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Government Seeks New Border Technology Plan

A month after the Department of Homeland Security scrapped its "virtual fence" project along the U.S.-Mexico Border, government officials told industry representatives Thursday that they are now ready to accept new proposals.

Mark Borkowski, from Customs and Border Patrol's Office of Technology, Innovation, and Acquistion, told the room full of potential contractors that the government no longer wants one monolithic system to secure the border. Instead, they are looking for different systems for the different terrain the Border Patrol monitors. More importantly, they do not want to develop these systems, as they tried to do in the past, with their "virtual fence" project, known as SBI-Net. They only want to buy what has already been built.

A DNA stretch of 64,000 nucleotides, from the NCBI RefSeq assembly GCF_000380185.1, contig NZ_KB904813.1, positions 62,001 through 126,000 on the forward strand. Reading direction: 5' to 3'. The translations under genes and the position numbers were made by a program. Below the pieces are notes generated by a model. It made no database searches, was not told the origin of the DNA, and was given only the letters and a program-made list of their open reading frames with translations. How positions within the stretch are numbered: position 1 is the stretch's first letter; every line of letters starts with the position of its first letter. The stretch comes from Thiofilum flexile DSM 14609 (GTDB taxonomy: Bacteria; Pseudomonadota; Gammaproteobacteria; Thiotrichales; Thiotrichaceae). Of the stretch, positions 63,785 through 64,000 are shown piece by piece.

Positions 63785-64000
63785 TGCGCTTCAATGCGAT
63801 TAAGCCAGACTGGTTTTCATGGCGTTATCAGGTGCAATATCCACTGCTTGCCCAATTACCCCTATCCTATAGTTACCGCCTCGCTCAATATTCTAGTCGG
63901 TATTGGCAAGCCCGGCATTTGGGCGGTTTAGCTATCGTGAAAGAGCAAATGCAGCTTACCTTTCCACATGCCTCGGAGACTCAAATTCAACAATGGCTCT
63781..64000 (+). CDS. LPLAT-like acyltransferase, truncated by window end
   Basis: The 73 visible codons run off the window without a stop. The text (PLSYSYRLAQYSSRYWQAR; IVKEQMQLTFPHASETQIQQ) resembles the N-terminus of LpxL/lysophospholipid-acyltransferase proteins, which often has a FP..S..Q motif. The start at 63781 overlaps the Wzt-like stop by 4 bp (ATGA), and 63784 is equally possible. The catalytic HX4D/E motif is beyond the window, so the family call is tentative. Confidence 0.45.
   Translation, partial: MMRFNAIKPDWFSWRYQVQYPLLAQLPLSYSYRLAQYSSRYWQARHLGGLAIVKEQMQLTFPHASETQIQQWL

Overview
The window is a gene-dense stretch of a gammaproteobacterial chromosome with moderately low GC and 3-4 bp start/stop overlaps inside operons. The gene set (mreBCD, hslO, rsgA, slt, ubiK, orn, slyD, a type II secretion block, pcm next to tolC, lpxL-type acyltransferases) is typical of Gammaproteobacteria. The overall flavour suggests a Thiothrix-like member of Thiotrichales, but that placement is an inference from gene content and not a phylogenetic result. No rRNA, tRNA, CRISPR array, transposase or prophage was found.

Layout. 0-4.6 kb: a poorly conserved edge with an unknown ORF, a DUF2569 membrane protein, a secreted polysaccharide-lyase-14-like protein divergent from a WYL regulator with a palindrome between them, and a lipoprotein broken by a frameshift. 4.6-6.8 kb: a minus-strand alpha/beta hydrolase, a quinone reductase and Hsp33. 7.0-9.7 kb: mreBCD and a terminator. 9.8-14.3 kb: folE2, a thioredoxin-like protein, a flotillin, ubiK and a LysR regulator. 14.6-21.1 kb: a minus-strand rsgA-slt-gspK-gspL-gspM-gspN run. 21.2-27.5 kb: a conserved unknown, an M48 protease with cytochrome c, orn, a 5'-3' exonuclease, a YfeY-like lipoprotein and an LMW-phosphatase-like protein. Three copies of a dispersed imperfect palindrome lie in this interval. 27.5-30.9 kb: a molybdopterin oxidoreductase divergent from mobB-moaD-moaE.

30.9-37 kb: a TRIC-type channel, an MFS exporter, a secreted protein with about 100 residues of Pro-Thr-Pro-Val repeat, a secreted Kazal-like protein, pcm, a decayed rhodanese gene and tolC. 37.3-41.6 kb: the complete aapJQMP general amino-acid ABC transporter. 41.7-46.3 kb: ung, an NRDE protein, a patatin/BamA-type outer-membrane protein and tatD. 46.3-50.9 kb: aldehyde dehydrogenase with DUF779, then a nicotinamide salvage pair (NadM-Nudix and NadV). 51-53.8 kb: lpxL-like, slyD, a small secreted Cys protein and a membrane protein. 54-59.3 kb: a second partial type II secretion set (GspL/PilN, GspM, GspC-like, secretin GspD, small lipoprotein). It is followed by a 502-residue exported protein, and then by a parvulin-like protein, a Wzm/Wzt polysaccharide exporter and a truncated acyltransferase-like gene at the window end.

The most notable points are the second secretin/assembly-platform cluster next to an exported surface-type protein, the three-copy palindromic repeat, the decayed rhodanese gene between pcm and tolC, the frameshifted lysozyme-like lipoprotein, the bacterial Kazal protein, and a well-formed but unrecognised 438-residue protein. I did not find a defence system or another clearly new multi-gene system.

"This shift from developing something to buying what?s already there is a fundamental change in the way we?re doing business," Borkowski said. "A lot of the challenges in SBI-Net were the fact that we were trying to create something that did not exist and we did not have the capacity to manage that kind of an effort."

The new plan estimates a $750 million dollar budget for border security in Arizona alone. This is slightly less than the $1 billion dollars already spent on SBI-Net that was cancelled, after a more than five-year run, in January.

Devin Browne was a reporter for KZJZ's Fronteras Desk.